By the way, I read about expected XO delivery information from the new XO User’s Facebook Group 50 members and growing. If you order now, you’ll get your laptop arund the same time as a child in Afghanistan, Cambodia, Haiti, Mongolia or Rwanda – in early 2008. See Shipping information on

Author-it and converting UTF-16 to UTF-8

In trying to modify multiple Author-it topics (okay, 5,119 topics) with variable assignments, I have had to work with the XML output that Author-it exports.

To export to XML, you select a topic or multi-select topics, then right-click on the selection and choose XML > Save to file.

Turns out, Author-it outputs its XML encoded with UTF-16, but apparently most Windows applications understand UTF-8. When I tried to open my freshly export XML file, XML Copy Editor gave me an error.

So I had to discover how to convert the XML from UTF-16 encoding to UTF-8 (and you can’t just open it in Notepad on Windows and change the 16 to 8, there are other embedded characters indicating the encoding, and, well, it’s encoded.)

First, I used the identity transform documented many places, my favorite place being the XSLT Cookbook, to convert the Author-it output to UTF-8. Here’s the XSLT code for that:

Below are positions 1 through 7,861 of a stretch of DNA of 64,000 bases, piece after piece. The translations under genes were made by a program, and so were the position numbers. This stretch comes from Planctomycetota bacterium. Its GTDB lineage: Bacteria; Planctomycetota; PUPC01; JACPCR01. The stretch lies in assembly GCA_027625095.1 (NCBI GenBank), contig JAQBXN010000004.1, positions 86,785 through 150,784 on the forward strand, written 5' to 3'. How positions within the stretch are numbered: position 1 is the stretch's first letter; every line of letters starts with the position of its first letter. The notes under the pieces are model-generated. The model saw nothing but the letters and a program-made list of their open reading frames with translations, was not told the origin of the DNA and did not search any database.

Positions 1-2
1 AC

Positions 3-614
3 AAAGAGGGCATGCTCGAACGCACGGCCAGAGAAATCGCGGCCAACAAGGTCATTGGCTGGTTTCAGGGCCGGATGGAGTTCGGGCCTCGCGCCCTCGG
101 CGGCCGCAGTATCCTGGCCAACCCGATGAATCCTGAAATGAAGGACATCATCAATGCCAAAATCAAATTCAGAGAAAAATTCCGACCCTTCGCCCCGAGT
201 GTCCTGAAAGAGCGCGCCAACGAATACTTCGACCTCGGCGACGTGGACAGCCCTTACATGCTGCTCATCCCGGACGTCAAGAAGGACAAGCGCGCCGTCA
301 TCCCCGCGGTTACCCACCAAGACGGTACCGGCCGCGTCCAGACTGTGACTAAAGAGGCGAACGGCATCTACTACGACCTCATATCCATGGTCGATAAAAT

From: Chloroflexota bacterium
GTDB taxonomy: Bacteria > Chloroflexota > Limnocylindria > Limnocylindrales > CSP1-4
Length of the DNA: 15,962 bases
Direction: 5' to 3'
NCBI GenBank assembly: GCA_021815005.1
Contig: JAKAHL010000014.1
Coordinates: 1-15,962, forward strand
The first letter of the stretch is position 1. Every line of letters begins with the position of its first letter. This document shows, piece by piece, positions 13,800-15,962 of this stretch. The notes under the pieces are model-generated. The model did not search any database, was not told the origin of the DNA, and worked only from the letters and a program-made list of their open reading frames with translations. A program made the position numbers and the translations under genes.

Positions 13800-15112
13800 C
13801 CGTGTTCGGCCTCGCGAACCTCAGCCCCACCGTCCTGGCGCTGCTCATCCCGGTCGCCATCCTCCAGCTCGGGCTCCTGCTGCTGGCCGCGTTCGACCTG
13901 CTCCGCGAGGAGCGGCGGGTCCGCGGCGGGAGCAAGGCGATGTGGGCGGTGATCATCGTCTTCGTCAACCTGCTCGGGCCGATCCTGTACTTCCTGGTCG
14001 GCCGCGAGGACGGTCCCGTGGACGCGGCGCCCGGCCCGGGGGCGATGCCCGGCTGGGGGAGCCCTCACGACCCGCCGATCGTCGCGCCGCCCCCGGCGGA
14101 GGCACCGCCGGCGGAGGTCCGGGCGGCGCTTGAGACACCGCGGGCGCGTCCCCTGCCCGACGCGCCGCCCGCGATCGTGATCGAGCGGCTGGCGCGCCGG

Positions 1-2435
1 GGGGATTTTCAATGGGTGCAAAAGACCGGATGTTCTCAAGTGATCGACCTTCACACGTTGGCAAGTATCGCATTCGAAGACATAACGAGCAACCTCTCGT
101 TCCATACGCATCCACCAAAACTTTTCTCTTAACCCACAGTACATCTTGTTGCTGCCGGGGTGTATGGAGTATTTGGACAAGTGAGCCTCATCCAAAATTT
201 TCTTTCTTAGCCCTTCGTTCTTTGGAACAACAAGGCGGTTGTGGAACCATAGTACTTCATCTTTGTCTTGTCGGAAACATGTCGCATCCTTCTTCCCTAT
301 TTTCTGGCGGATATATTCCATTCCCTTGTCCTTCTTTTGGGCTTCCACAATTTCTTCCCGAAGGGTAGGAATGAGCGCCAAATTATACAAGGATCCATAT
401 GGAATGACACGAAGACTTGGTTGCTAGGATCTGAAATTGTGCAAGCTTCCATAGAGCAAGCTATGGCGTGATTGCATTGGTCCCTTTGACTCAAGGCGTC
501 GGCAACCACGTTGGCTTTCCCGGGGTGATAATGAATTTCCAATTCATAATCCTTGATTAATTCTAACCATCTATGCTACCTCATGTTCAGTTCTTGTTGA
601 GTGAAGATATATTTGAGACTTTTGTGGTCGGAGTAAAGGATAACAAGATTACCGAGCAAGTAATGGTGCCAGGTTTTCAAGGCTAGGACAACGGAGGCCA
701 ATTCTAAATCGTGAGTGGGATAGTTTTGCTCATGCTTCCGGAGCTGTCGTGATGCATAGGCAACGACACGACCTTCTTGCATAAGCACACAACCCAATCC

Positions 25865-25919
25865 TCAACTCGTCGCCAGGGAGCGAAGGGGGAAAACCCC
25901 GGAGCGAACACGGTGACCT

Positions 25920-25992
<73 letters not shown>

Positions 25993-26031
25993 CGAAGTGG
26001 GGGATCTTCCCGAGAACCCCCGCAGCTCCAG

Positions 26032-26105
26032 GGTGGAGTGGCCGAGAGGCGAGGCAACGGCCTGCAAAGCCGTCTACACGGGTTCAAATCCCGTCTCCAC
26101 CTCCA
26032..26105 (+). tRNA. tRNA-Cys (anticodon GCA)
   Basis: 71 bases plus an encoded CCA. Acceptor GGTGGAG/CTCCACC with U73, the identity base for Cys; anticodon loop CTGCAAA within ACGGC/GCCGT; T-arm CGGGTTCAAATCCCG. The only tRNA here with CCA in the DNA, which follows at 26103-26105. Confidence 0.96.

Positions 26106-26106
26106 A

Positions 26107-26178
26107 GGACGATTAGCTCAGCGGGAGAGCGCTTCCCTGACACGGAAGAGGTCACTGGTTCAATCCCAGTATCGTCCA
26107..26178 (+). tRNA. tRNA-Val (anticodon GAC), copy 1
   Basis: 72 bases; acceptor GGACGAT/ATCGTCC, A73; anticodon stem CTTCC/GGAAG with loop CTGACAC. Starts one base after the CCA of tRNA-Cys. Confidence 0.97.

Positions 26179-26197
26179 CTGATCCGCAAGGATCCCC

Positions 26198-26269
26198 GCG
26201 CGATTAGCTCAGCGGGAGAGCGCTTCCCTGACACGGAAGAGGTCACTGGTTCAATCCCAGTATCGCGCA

<xsl:stylesheet xmlns:xsl="" version="1.0"> <xsl:output encoding="utf-8"/> <xsl:template match="@*|node()">

	<xsl:copy>	 	<xsl:apply-templates select="@*|node()"/>

	</xsl:copy> </xsl:template>


I just ran the above transform against the AuthorIT Objects.xml file I exported, using the Instant Saxon XSLT processor.

Then, I wanted to remove all <VariableAssigments> elements, effectively removing an entire node. Again, the identity transform (or copy transform) was effective. And, I learned that I had to identify the AuthorIT namespace thanks to this excellent helper article, Handling Default Namespaces on

<?xml version="1.0" encoding="UTF-8"?>

<xsl:stylesheet xmlns:xsl="" version="1.0"

xmlns:ait ="">

<!--Match everything using identity copy-->

<xsl:template match="@*|node()">


	<xsl:apply-templates select="@*|node()"/>



<!--Remove all the VariableAssignment nodes-->

<xsl:template match="ait:VariableAssignment">

	<xsl:comment>Removed VariableAssignment element</xsl:comment>



This transform is pretty dangerous, though, because it’s taking away all the VariableAssignment elements, and you might have valuable metadata stored that you would quickly blow away. So use with care.

This workaround is likely also useful for DITA and XHTML files, because Author-it outputs its DITA and XHTML files as UTF-16. I haven’t investigated its usefulness for those areas, but a quick search on the Author-it-users group on Yahoo revealed that sometimes people want UTF-8 rather than UTF-16. So, I hope this helps.